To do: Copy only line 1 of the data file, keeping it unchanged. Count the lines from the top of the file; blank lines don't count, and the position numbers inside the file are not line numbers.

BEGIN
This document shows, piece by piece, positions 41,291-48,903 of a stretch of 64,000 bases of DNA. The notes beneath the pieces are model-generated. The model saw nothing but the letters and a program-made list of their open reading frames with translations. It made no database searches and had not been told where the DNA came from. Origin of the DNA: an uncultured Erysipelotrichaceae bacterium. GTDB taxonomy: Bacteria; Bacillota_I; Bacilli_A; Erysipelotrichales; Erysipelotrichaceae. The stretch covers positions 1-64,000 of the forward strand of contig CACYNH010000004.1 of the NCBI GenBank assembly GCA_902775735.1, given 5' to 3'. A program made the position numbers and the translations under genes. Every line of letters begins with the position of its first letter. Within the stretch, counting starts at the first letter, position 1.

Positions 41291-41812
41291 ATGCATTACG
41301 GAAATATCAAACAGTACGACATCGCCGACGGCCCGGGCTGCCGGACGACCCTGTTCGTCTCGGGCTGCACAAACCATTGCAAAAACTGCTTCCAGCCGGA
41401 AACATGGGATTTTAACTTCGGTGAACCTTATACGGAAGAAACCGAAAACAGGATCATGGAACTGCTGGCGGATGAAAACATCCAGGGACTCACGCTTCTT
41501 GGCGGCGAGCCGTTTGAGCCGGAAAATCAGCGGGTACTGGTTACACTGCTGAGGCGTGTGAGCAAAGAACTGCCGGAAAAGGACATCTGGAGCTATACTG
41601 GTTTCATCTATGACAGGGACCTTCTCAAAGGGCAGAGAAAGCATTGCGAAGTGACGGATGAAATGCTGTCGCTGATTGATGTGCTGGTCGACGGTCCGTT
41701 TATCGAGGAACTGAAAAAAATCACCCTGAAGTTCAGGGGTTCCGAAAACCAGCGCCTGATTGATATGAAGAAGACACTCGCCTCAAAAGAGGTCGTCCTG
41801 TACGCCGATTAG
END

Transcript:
This document shows, piece by piece, positions 41,291-48,903 of a stretch of 64,000 bases of DNA. The notes beneath the pieces are model-generated. The model saw nothing but the letters and a program-made list of their open reading frames with translations. It made no database searches and had not been told where the DNA came from. Origin of the DNA: an uncultured Erysipelotrichaceae bacterium. GTDB taxonomy: Bacteria; Bacillota_I; Bacilli_A; Erysipelotrichales; Erysipelotrichaceae. The stretch covers positions 1-64,000 of the forward strand of contig CACYNH010000004.1 of the NCBI GenBank assembly GCA_902775735.1, given 5' to 3'. A program made the position numbers and the translations under genes. Every line of letters begins with the position of its first letter. Within the stretch, counting starts at the first letter, position 1.